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Monday, November 20, 2006

They are competing for your ability to make a bad decision...

I once posted about the (bad) idea of a content contest. I referenced an article that proposed using a contest format to get plenty of content on the cheap. Basically, the webmaster/contest operator would ask for submissions from writers (to which s/he would acquire rights) and would then award the "winning writer" with a cash prize of some sort.

Let's say you run a contest--The World's Best Widget Article Competition.

You get 500 writers to send 500 articles. The grand prize is a whopping $500. You just acquired 500 pieces of content for a buck per unit. Nice way to trim expenses, huh? You are now the proud owner of 500 sparkling new widget articles for a fraction of the regular price!

The basic model proposed in the article didn't advocate an "entry fee," but I could see someone trying that stunt, too. The entry fees could offset the prize and maybe even leave a profit in the hands of the contest operator.

Basically, my point in that previous post was to demonstrate how dangling a prize in front of writers could be used to compel a slew of would-be winners to give up the goods for nothing. I didn't come right out and say it, but I was sure the implication of the post was clear--such contests would be a way to take advantage of writers.

So, why am I revisiting this topic again? Two reasons.

First, I received a comment to the original post from someone who was ready to participate if I ever started a contest like that. Apparently, I wasn't making my position clear.

Second, I received an email from an artist who mentioned an email making its way to those who work in the visual arts from an outfit that claims to be putting together a massive and very prestigious showing. There is no payment. The exhibition is "fully funded by artists." You get the idea. They are playing "let's get rich off of the desire of others to get noticed." It's not unlike the content contest model previously mentioned.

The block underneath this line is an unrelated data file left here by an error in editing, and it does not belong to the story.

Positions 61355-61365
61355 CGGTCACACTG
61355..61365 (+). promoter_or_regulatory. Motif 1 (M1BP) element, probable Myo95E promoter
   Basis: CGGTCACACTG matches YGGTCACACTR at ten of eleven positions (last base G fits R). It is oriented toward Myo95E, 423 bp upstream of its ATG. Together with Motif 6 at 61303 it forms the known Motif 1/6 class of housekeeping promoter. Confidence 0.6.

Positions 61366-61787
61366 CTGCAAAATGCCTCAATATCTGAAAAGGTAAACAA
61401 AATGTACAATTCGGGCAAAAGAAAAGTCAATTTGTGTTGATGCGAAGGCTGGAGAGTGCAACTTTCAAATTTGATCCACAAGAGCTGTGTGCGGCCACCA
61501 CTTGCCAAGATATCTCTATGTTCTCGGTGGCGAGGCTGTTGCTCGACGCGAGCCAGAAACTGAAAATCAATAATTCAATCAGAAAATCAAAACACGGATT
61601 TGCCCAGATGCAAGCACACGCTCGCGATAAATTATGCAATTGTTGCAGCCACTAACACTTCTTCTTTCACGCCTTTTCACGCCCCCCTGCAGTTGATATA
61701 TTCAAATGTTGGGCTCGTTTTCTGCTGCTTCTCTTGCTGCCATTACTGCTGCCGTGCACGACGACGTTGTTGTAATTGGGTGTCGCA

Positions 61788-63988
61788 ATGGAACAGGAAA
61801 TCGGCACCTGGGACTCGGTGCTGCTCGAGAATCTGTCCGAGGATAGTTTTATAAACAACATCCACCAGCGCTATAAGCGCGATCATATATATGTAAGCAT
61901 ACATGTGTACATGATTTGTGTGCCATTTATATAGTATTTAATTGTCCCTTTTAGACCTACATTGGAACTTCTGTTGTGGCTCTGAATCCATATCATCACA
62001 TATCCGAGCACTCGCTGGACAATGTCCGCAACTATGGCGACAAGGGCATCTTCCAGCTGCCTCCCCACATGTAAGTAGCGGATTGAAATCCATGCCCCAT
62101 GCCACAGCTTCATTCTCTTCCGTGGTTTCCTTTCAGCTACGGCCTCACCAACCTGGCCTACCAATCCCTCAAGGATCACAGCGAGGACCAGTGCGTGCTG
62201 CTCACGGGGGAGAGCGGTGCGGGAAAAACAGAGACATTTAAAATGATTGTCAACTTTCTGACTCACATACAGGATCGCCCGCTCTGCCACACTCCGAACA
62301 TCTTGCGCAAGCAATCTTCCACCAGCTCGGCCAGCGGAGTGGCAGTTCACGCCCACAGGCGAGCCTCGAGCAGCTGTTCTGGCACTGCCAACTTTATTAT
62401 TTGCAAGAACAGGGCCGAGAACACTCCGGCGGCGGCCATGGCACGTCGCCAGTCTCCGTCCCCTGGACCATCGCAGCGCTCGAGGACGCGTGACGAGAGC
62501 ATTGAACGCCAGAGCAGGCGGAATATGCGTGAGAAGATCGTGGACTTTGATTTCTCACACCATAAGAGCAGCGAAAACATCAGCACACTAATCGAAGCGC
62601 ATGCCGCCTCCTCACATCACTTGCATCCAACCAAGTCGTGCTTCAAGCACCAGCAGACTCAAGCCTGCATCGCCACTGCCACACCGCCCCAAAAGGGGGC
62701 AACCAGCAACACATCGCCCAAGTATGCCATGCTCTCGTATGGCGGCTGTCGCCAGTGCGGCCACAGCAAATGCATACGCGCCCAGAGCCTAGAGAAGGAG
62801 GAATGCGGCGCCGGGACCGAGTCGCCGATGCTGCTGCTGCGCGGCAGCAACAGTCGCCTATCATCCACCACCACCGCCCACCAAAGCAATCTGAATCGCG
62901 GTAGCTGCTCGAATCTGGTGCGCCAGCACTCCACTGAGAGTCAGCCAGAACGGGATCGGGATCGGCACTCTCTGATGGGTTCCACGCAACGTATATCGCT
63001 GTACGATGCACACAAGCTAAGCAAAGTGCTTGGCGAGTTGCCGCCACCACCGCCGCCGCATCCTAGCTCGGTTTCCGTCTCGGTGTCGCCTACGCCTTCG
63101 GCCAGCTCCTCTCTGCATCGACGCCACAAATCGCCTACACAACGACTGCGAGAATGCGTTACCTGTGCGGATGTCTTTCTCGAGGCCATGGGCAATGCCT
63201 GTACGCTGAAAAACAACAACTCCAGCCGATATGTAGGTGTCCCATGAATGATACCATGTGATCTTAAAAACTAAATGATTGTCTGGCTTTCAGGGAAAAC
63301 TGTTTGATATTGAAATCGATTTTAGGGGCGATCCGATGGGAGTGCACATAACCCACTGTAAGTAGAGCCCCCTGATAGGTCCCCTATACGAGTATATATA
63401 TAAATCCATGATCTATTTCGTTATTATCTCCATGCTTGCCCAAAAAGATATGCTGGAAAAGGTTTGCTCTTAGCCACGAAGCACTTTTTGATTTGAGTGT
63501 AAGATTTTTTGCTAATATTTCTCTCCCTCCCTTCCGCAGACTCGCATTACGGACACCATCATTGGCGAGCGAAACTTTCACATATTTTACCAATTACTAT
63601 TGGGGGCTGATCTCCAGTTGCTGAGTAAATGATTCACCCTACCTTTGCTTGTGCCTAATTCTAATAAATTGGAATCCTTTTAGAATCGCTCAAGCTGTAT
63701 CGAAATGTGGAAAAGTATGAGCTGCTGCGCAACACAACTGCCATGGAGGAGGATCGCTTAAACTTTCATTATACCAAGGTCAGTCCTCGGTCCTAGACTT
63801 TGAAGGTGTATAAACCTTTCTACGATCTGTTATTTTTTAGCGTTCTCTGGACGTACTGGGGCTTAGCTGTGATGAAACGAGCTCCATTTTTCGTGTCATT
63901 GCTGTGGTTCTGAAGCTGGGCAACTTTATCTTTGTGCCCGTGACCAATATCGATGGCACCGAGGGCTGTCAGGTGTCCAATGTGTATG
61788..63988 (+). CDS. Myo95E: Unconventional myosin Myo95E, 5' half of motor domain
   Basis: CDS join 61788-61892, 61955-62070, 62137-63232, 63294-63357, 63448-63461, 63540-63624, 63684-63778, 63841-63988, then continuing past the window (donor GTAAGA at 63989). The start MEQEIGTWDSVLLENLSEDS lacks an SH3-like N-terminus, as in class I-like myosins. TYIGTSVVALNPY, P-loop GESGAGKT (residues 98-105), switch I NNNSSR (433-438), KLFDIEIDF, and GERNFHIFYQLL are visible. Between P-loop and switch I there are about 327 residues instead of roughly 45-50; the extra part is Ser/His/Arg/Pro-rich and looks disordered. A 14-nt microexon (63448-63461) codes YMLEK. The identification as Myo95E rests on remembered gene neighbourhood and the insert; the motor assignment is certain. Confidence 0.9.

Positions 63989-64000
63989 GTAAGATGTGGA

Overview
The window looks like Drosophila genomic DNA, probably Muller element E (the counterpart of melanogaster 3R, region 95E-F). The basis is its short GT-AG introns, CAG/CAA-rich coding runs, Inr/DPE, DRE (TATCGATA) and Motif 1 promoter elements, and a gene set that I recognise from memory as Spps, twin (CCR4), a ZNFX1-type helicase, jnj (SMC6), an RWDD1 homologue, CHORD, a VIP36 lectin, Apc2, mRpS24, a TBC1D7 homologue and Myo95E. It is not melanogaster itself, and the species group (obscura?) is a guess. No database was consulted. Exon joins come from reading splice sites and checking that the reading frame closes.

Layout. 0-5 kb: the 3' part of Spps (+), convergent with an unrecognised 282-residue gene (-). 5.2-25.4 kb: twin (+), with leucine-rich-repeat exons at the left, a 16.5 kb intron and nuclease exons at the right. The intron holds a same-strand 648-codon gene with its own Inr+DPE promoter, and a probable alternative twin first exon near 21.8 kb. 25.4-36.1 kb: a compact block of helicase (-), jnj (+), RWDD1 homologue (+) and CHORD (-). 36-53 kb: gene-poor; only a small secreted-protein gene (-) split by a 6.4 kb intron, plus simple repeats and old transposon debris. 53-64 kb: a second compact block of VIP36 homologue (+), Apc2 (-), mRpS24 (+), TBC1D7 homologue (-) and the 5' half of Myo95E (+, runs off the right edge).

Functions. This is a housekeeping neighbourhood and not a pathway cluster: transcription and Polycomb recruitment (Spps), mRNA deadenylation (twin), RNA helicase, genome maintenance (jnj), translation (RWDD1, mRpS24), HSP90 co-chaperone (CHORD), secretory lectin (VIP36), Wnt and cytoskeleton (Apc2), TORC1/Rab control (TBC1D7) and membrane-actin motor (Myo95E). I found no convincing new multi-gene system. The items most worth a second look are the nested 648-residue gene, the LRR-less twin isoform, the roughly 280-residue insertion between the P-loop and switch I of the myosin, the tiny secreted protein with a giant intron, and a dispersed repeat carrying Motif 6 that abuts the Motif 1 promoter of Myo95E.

Here's my position. If it's a contest, skip it. If it's a contest that requires an entry fee, skip it and tell others to skip it, too. If it's a contest that gets full rights to your work in exchange for participation, skip it, tell others to skip it, and consider monkey-wrenching the scheme with a shout out from your blog or some other (legal) tactic.

People are competing for the opportunity to exploit the poor decision-making skills of artists. They've done this for years to wannabe poets and fiction authors. The day that someone tries to pull this off with freelance non-fiction writers is probably already upon us and if it isn't, it soon will be.

Don't pay to fund a prize scheme. Don't give up the rights or the potential revenue value of your creations in exchange for a shot at some grand prize that is probably already promised to the contest operator's alias in order to make it even more profitable.

I know there are thousands of supporters of these contests in poetry and fiction. Some people think it's a fine idea. I think it's the worst bet in the entrepreneurial casino. The odds favor the house so heavily that the risk analysis tilts in favor of avoiding the game altogether.

I believe these "contests" exploit the desire for more money, the longing for recognition and cater to the natural tendency to assume one's own work is flawless. They pick on writers at some of their weakest points.

Am I wrong? I suppose I could be. I guess there might be freelancers out there who are willing to give away their work in (far-fetched) hopes of hitting the jackpot. Actually, I don't have to guess because one of them said "count me in!" in response to my earlier post.

I decided to take a minute to run it by a friend of mine who just happens to be a very talented artist as well as being part of the online content field. Corena Golliver creates fantastic visual art and buys content for online interests by the bushel. Here's what she had to say about the aforementioned art exhibit and these contests in general:

"...as if we don't have enough incestuous spam spanking invading our email boxes daily, now the creeps have infested the very bones of creation and how we display our talents."

Couldn't have said it better myself.

Anyway, if you can come up with some sort of rationale from a content producer's (or artist's) perspective that would justify participation in these things, I would love to hear it.